State Bank Of India 9.95% (SBIN-N5) Bond – Should you invest 9% Yield Bond?

One of my readers recently asked the current yield on State Bank Of India 9.95% (SBIN-N5) Bond is around 9%. Should we buy it or not? As the yield is high and maturity is in 2026, why not we consider right? Let us see the suitability and risk involved in such bonds.

State Bank Of India 9.95% (SBIN-N5) Bond

Features of State Bank Of India 9.95% (SBIN-N5) Bond

Let me share the State Bank Of India 9.95% (SBIN-N5) Bond features which is available at NSE website.

SeriesN5Coupon Rate9.95%
ISININE062A08058Issue DescriptionBOND 9.95% PA Ret. S4
Issue date16-Mar-2011Maturity Date16-Mar-2026
Face value (Rs.)10,000.00Bond TypeRegular
Next IP Date02-Apr-2016Credit RatingAAA;AAA/Stable

If you go by features, it looks fantastic right? The reasons are as below:-

  • The Bond is from the biggest bank of India i.e. State Bank of India.
  • Coupon Rate is 9.95%
  • The maturity date is in another 6 years.
  • Credit Rating AAA.
  • NRIs are not eligible to hold these bonds.

Hold on…Let us calculate the YIELD. Let us calculate the Yield of the bonds by using the SEBI website. After entering the data it looks as below.

State Bank Of India 9.95% (SBIN-N5) Bond

Here, I have input the value of the last traded price of this bond. It is Rs.11,181, face-value Rs.10,000, and maturity date is 16th March 2026. Hence, I considered 6 years and a coupon rate at 9.95%. You notice that there are two YIELDS mentioned here. One is the CURRENT YIELD and the second one is YIELD TO MATURITY.

Now one more risk here is that this bond have a CALL option on 16th March 2021 (once it completes 10 years). In all probability, the SBI Bank will exercise this option. If it opt for call option, then your investment will turn negative. Because your YTM turn negative.

What is the difference between Current Yield and Yield to Maturity?

When a bond is issued, the issuing company or bank will determine its duration (here it is 15 years), face value (here is it Rs.10,000), and the rate of interest it pays, known as coupon rate (this bond offering you 9.95% coupon). These three features are fixed for the bonds.

Remaining things like credit rating or the bond price fluctuates in the secondary market based on the demand and supply. In this particular bond case, as currently, the interest rates are lower, obviously those who are holding these bonds are selling over the face value. Because this series offering you a 9.95% coupon.

Those who invested in these bonds at the time of issue, for them the cost of investing is Rs.10,000, and return on investment is 9.95%. However, due to the demand, the price is increased now to Rs.11,181. Hence, those who are willing to buy the same bond must pay a higher amount than the face value.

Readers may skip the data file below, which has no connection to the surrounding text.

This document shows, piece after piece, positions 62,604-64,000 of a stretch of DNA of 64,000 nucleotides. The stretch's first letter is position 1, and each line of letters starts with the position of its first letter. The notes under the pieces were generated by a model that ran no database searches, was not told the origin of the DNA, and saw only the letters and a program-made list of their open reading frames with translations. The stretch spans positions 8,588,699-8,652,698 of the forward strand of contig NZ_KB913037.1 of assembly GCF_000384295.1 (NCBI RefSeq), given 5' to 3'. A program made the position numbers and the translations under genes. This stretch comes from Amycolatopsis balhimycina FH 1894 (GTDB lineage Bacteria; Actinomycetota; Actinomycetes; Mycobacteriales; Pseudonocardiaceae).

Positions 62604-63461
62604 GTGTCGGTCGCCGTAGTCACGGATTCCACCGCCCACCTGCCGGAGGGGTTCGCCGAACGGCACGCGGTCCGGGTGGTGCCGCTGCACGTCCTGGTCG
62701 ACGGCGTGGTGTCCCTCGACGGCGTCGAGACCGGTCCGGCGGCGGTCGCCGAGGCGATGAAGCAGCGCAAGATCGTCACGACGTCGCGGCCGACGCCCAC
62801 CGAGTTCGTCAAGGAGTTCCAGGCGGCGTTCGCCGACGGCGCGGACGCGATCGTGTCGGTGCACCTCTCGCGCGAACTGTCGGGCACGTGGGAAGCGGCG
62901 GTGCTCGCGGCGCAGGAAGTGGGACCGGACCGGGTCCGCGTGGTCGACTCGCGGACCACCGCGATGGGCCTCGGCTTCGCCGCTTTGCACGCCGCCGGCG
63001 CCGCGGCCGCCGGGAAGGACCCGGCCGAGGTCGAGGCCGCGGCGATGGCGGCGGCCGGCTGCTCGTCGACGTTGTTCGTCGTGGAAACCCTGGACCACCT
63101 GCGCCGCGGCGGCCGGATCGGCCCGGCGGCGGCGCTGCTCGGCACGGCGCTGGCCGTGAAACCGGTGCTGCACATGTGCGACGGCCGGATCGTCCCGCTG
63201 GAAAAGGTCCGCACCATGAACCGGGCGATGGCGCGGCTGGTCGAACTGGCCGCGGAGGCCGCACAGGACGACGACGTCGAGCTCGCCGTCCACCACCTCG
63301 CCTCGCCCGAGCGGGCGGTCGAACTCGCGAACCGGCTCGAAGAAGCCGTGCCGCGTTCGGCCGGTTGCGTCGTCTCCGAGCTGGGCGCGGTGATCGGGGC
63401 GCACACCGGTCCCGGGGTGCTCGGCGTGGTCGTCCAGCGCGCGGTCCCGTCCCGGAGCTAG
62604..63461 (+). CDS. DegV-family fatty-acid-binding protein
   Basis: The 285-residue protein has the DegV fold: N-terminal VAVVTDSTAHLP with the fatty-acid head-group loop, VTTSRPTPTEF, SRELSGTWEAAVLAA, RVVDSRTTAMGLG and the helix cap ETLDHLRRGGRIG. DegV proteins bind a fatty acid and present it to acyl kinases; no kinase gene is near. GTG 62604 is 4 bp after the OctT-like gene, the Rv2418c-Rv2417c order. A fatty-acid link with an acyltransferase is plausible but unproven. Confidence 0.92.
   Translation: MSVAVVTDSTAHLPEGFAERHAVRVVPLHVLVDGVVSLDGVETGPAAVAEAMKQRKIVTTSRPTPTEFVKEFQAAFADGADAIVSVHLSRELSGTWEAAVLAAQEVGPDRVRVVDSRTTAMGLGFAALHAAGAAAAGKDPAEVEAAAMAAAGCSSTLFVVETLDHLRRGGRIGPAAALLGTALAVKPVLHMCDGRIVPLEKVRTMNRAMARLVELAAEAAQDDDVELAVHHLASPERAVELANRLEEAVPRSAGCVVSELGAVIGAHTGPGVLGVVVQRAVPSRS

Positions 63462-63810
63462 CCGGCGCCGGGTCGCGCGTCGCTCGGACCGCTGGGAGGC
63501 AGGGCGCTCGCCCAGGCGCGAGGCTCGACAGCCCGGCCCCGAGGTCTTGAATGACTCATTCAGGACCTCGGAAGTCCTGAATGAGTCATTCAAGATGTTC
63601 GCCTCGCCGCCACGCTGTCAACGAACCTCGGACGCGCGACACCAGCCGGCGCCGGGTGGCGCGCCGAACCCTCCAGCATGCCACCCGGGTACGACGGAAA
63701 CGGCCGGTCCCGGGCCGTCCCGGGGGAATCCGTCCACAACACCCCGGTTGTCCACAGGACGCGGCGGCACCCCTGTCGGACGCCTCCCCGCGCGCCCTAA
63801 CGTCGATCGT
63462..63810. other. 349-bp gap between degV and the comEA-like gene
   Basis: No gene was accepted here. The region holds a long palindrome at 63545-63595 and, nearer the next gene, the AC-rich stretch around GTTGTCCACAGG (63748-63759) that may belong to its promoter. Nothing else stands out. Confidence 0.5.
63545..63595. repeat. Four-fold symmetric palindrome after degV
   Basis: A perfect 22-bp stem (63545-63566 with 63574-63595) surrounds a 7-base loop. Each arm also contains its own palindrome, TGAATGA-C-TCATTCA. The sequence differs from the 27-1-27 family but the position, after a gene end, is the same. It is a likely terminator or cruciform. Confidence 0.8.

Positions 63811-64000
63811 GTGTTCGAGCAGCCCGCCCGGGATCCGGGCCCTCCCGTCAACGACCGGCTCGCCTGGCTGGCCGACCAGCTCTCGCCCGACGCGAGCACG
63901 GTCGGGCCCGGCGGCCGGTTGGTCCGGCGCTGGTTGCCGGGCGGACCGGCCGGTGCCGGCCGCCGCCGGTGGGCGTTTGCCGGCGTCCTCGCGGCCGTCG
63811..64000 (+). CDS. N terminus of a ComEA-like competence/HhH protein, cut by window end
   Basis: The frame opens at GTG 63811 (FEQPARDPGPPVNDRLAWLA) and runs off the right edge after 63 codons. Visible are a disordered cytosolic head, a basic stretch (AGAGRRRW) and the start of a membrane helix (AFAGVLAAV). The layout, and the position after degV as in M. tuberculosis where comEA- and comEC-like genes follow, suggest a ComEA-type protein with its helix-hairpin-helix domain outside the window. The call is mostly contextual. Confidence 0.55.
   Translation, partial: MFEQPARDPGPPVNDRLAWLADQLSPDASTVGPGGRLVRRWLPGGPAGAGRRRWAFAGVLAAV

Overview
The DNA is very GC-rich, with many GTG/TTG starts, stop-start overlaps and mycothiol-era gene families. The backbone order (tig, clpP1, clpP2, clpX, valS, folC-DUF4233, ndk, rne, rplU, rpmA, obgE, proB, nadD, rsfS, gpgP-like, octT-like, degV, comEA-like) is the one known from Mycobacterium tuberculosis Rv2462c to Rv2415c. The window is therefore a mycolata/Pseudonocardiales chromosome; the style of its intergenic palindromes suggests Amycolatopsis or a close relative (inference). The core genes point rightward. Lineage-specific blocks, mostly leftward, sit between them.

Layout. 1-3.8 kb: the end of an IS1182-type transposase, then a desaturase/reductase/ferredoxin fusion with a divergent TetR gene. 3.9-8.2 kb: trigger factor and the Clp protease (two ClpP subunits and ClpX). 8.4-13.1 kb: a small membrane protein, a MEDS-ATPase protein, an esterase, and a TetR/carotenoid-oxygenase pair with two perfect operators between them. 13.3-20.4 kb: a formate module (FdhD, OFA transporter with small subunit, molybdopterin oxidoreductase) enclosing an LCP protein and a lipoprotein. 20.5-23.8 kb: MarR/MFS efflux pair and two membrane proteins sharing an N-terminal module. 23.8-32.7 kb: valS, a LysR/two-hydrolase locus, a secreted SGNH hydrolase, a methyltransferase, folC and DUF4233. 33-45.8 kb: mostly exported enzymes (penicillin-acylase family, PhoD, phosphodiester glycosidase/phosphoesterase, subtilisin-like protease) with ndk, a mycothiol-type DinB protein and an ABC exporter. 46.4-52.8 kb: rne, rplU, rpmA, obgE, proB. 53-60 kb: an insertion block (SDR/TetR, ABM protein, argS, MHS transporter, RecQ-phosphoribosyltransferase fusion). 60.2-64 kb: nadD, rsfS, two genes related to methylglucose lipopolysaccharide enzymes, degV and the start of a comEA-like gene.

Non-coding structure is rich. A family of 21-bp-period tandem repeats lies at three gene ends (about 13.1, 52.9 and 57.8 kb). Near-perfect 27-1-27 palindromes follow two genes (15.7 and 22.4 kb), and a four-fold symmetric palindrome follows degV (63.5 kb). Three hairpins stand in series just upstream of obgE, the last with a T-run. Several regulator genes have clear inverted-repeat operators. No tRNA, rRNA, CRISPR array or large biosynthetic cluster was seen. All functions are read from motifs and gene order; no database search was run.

Because of this, your investment on these bonds will not be 9.95% but you have to calculate the yield on these bonds.

The current yield of the bond is calculated based on the current market price to the coupon rate one will receive from these bonds. The formula to calculate is as below:-

Current Yield=Annual Coupon Payment/Bond Price

Current Yield=9.95%/Rs.11,181=8.89%

You noticed that to calculate the current yield, the maturity of the bond does not matter to us. Hence, it is the CURRENT yield. It varies on a daily basis based on demand and supply.

Yield to Maturity or YTM is like you are buying this bond at current price and holding it till maturity.

The total amount of return generated by a bond based on its face value, purchase price, duration, coupon rate, and the power of compounding interest. Hence, YTM will take into account the future cash flows (in the form of coupon) and the time left for the maturity also.

This will remain the same up to the maturity for YOU (if you purchased it today at the market price). Hence, you have to consider YTM than the current yield for your return consideration.

State Bank Of India 9.95% (SBIN-N5) Bond – Should you invest?

I hope you understood the basic features of State Bank Of India 9.95% (SBIN-N5) Bond and what are the current yield and YTM of this bond. Whether we should invest in these bonds?

# Call Option:-

There is a call option on 16th March 2021 (after the completion of 10 years). If Bank exercised it (probability is high), then you end up in negative YTM. Hence, be cautious while buying such bonds.

# Liquidity:-

You are not holding the SBI Bank Fixed Deposit. You have to hold the SBI Bank Bond. Hence, if you wish to sell it, then you must not approach the State Bank Of India. But you have to approach the secondary market to sell. Based on the demand and supply, you are able to sell. Usually, they treaded very low in the secondary market. For example, yesterday there were around 583 trades. Hence, if you are in need of money, then you end up selling at a discounted price.

# Taxation:-